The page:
The Tomatometer rating – based on the published opinions of hundreds of film and television critics – is a trusted measurement of movie and TV programming quality for millions of moviegoers. It represents the percentage of professional critic reviews that are positive for a given film or television show.
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The Tomatometer is 60% or higher.
The Tomatometer is 59% or lower.
Movies and TV shows are Certified Fresh with a steady Tomatometer of 75% or higher after a set amount of reviews (80 for wide-release movies, 40 for limited-release movies, 20 for TV shows), including 5 reviews from Top Critics.
Percentage of users who rate a movie or TV show positively.
Whether or not you'll like The Happening might very well depend on how much you like apocalyptic scenarios in your movies. I love 'em, myself. Show me an ad for a lurid doomsday flick and I want to be there opening day, right down front.
While there are certainly ideas behind it, the film lacks the bloated self-importance that plagued the director's last two efforts. This time, Shyamalan seems content merely to entertain us, and that's enough.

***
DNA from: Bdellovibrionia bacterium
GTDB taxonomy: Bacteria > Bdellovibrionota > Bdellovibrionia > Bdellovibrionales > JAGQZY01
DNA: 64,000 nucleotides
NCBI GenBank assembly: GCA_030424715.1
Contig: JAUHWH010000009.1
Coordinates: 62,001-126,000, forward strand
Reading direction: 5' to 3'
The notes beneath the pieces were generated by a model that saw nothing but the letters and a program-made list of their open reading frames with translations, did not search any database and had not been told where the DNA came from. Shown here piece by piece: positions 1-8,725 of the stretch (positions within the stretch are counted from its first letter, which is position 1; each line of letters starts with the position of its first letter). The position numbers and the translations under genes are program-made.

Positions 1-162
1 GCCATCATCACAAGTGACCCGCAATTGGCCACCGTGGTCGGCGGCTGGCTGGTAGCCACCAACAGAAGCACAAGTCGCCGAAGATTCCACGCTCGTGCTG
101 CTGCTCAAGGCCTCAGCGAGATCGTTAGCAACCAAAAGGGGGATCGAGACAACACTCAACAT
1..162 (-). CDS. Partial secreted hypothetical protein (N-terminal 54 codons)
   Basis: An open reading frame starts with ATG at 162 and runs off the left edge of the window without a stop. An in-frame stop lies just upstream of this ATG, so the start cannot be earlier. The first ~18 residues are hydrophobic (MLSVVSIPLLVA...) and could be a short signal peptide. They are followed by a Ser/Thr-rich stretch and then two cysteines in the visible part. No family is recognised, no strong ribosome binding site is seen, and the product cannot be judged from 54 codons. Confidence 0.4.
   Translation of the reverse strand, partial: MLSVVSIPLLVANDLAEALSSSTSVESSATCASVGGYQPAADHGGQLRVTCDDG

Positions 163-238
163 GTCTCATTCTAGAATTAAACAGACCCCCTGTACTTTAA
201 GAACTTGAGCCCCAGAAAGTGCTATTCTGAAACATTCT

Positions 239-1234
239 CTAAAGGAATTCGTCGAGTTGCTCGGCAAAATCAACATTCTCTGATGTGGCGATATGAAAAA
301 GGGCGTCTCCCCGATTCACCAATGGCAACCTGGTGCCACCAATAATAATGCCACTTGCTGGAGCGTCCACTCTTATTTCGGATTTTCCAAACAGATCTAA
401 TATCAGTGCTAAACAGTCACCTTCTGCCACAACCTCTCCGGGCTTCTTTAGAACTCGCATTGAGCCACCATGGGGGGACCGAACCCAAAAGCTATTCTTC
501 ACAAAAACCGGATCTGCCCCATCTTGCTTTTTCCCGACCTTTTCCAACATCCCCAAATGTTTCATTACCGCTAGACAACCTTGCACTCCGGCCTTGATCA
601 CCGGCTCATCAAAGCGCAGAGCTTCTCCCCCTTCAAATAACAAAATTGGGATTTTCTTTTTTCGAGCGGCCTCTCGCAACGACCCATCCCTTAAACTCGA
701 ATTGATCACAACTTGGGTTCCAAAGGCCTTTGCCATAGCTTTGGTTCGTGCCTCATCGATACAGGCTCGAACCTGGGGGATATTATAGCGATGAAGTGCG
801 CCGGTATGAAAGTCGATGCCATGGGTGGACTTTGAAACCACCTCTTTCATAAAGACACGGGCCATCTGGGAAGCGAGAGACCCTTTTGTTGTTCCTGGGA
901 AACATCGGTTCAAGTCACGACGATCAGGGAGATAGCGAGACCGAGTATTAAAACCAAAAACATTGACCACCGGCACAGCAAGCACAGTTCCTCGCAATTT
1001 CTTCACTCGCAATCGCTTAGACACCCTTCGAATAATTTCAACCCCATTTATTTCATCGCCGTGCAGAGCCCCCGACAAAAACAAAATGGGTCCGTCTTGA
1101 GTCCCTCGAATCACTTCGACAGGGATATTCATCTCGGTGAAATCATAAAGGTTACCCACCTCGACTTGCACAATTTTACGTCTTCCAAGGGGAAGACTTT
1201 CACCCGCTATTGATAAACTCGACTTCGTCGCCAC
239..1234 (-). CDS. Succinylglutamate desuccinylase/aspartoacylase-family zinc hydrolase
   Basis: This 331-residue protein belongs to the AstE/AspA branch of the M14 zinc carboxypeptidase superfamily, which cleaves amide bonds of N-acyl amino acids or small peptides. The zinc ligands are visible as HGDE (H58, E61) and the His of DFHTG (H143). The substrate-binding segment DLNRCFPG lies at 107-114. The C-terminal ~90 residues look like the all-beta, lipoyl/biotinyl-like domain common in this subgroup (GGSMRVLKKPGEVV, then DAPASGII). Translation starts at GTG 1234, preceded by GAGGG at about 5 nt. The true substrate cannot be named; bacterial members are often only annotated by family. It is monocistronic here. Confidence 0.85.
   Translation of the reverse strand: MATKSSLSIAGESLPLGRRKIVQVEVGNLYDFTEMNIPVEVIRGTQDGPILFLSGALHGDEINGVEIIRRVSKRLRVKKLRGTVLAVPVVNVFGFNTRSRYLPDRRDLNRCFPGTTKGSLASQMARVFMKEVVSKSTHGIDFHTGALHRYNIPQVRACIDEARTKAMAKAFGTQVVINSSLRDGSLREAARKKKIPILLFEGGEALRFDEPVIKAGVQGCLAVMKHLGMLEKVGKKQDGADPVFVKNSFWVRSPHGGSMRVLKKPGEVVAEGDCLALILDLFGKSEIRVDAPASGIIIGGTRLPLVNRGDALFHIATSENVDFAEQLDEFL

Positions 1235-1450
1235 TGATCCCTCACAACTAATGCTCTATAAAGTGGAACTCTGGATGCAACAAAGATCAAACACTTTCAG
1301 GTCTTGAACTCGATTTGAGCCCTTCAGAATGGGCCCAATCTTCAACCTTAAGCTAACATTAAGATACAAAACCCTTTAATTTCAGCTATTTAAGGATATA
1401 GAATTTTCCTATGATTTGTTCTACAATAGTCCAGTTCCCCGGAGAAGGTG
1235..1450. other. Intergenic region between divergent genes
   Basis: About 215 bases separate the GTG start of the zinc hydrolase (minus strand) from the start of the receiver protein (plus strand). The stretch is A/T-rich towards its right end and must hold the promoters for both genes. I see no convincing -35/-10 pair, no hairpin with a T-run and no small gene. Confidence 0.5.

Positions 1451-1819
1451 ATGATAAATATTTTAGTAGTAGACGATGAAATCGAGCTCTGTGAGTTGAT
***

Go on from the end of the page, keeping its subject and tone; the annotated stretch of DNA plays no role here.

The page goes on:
Trying to understand the thought process of writer and director M. Night Shyamalan is akin to analyzing Jell-O. What keeps it wiggling and what binds it together? This particular circumstance also had an Alfred Hitchcock vibe.
In a Hollywood summer otherwise dominated by comic-book superheroes, blazing action spectacles, snickering teen sex comedies and computer-generated fantasy, M. Night Shyamalan's The Happening is something different -- and a pleasant surprise.
Shyamalan's approach is more effective than smash-and-grab plot-mongering. His use of the landscape is disturbingly effective. The performances by Wahlberg and Deschanel bring a quiet dignity to their characters.